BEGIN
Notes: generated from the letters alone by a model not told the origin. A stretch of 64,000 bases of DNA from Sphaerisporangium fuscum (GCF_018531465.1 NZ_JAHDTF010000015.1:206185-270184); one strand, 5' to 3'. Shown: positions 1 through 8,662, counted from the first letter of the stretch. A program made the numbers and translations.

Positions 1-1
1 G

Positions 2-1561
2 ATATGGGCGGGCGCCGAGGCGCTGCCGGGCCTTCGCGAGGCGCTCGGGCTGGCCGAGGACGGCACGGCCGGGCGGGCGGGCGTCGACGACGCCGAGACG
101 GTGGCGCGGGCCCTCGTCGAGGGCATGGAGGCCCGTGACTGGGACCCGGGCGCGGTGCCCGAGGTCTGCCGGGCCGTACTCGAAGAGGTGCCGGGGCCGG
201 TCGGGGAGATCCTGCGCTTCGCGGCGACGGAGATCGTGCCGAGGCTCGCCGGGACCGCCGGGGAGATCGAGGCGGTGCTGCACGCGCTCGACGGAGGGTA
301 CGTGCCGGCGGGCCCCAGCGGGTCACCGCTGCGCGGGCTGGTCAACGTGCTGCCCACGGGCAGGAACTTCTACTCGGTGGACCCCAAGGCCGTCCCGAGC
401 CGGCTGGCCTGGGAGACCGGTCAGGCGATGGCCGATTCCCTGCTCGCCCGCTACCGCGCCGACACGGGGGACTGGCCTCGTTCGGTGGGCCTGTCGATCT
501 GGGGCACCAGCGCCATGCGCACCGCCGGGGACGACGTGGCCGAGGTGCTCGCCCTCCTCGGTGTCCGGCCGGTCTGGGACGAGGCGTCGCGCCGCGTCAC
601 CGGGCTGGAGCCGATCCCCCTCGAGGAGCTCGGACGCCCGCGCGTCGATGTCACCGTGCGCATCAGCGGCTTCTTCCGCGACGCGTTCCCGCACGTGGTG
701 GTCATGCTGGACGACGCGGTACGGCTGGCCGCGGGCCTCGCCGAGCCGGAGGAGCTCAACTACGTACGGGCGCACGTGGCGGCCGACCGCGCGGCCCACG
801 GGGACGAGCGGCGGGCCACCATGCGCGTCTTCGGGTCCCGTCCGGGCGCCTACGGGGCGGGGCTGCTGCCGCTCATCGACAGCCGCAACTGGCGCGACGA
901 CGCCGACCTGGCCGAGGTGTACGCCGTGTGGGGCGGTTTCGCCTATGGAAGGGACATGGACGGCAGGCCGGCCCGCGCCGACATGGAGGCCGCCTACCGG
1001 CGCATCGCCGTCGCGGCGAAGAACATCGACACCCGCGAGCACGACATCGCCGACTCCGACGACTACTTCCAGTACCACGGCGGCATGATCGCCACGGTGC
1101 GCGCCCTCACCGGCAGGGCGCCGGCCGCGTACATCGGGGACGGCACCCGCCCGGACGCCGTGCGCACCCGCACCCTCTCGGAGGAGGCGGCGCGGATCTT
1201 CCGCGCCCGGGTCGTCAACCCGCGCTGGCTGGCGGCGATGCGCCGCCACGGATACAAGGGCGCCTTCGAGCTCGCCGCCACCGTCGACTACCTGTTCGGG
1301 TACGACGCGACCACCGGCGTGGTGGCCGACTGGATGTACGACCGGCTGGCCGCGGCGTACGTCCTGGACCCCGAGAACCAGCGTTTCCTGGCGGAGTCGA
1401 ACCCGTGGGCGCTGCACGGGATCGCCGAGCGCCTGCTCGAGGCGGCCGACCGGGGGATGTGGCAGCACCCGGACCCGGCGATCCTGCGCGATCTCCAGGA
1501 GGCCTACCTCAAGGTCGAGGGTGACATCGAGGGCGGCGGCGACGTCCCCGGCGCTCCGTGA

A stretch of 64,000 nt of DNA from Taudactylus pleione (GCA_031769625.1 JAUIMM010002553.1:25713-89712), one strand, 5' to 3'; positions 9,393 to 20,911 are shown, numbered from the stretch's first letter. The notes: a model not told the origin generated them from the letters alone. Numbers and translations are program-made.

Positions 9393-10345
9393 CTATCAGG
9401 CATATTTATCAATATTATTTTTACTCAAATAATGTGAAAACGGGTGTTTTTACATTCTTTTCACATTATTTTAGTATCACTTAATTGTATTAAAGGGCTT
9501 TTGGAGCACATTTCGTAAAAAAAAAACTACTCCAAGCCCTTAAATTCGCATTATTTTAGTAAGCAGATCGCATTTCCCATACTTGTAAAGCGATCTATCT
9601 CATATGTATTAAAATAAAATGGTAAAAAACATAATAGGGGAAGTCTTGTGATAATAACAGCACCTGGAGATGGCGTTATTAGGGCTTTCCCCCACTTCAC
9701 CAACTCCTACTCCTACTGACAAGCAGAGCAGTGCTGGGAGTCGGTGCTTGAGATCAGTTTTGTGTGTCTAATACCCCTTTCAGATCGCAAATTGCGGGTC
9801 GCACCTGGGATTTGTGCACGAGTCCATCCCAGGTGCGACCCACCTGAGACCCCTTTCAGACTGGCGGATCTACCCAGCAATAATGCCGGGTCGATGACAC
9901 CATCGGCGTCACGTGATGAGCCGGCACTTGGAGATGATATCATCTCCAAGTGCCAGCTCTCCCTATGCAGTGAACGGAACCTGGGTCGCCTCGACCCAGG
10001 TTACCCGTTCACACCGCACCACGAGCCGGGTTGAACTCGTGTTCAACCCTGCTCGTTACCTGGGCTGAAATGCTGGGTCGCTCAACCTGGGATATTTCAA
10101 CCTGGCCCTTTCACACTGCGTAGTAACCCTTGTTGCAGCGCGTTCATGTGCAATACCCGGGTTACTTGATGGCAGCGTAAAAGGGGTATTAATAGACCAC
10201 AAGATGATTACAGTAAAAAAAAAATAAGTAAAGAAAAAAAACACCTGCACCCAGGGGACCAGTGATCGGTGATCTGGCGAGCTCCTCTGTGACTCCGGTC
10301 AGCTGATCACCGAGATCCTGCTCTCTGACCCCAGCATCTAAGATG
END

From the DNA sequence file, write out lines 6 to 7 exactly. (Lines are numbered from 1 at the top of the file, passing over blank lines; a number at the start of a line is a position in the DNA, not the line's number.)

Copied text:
101 GTGGCGCGGGCCCTCGTCGAGGGCATGGAGGCCCGTGACTGGGACCCGGGCGCGGTGCCCGAGGTCTGCCGGGCCGTACTCGAAGAGGTGCCGGGGCCGG
201 TCGGGGAGATCCTGCGCTTCGCGGCGACGGAGATCGTGCCGAGGCTCGCCGGGACCGCCGGGGAGATCGAGGCGGTGCTGCACGCGCTCGACGGAGGGTA